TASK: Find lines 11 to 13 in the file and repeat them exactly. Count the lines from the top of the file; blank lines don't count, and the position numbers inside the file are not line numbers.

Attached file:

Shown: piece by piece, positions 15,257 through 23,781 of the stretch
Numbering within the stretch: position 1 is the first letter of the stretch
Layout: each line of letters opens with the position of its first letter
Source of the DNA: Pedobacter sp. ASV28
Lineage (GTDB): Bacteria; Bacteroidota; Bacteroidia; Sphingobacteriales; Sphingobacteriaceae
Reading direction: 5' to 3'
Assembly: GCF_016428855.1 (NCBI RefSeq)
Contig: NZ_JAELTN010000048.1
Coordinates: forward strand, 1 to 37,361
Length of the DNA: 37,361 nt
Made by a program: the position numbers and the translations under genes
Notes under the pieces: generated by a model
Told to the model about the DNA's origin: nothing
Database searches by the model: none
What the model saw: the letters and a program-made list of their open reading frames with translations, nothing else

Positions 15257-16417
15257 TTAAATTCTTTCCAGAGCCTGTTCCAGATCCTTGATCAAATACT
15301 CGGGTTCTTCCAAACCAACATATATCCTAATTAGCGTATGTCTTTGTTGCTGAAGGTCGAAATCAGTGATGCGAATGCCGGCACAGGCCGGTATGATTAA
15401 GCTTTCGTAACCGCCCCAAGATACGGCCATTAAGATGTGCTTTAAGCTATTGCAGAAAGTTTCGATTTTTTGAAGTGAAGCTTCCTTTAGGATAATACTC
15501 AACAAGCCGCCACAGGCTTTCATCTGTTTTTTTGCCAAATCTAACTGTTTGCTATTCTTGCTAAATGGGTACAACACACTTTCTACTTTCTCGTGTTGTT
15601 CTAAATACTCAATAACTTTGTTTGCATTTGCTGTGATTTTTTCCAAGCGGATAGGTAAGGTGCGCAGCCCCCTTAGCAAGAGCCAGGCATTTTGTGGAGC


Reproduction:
Made by a program: the position numbers and the translations under genes
Notes under the pieces: generated by a model
Told to the model about the DNA's origin: nothing